Teachers – their impact

As adults, we can remember many of our childhood teachers: some we admired, others we did not.   The reasons for our preferences remain myriad: from the way they handled the subject matter to the manner in which they approached us.  Regardless, our perceptions of our teachers often coloured our interest in the subjects they taught.  Our interest in subjects ultimately impacted our careers and our future. 

The choice of a teacher is therefore of extreme importance.  Yet, most of us let the ‘system’, whether private school or public school, do this selection for us.  Some parents try their best to find a ‘good’ extra lessons teacher for the subjects in which their children are ‘weak’.  Kudos to them for their effort and expense, but that creates other problems which we will discuss elsewhere.  Even so, we as parents, can only act on feedback from our children and many refuse to feedback.  There may be reasons for that.  This too we will discuss elsewhere.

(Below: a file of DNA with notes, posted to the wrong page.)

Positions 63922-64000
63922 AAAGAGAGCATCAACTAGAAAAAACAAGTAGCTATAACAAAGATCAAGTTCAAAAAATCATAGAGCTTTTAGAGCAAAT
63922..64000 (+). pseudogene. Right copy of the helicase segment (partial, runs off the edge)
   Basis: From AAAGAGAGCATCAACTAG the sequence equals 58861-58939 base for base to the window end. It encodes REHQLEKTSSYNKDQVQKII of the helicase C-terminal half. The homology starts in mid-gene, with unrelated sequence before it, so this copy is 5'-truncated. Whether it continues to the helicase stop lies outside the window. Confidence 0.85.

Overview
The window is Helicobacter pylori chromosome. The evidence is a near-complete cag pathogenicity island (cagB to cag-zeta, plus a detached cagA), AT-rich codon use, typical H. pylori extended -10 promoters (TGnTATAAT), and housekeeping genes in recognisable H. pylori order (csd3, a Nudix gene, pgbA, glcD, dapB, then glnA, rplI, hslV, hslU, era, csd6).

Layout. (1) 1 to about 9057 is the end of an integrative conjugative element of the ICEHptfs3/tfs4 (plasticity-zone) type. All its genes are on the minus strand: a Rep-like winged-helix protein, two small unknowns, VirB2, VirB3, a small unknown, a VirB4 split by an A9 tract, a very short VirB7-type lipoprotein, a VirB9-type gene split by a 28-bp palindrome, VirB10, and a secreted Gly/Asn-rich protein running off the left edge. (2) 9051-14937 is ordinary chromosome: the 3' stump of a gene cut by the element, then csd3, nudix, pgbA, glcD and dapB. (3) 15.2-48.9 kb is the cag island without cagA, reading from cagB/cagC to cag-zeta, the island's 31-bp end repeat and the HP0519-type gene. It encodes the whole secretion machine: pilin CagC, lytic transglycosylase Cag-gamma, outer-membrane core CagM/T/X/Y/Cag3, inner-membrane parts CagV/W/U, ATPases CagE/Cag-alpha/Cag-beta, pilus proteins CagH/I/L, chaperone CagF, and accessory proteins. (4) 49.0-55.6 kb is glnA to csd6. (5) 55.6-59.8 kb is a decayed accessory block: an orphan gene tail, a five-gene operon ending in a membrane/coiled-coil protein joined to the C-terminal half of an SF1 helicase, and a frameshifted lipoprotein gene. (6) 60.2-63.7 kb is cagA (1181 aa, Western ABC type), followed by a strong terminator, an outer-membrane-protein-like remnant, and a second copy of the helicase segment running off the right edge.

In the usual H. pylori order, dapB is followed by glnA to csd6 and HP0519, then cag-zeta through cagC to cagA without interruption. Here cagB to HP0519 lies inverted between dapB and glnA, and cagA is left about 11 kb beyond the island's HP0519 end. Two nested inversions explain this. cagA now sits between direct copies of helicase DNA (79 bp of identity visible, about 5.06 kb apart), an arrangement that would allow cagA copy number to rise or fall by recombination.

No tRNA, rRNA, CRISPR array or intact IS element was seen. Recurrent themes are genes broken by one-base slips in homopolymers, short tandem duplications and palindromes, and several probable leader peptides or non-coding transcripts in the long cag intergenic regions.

One school of thought, so to speak, holds that children can teach themselves best.  There may be some wisdom in that.  Afterall, it is only they who know what they know and what they don’t know. Have you ever noticed the exasperation displayed by some younger children on questioning them about things that they do know and which they assume that you know that they do? (a mouthful isn’t it).  The same school of thought posits that children are ‘learning machines’ and that all they need is a proper environment.  I tend to agree with that.  In fact, modern ‘educators’ have dropped the term ‘teacher’ altogether replacing it with ‘facilitator’, especially where the students are adults.  Still the ‘teacher’ approach still dominates.  We dictate what they must learn. Call it what you like, a rose by any other name…

This entry was posted in Teachers. Bookmark the permalink.

Leave a Reply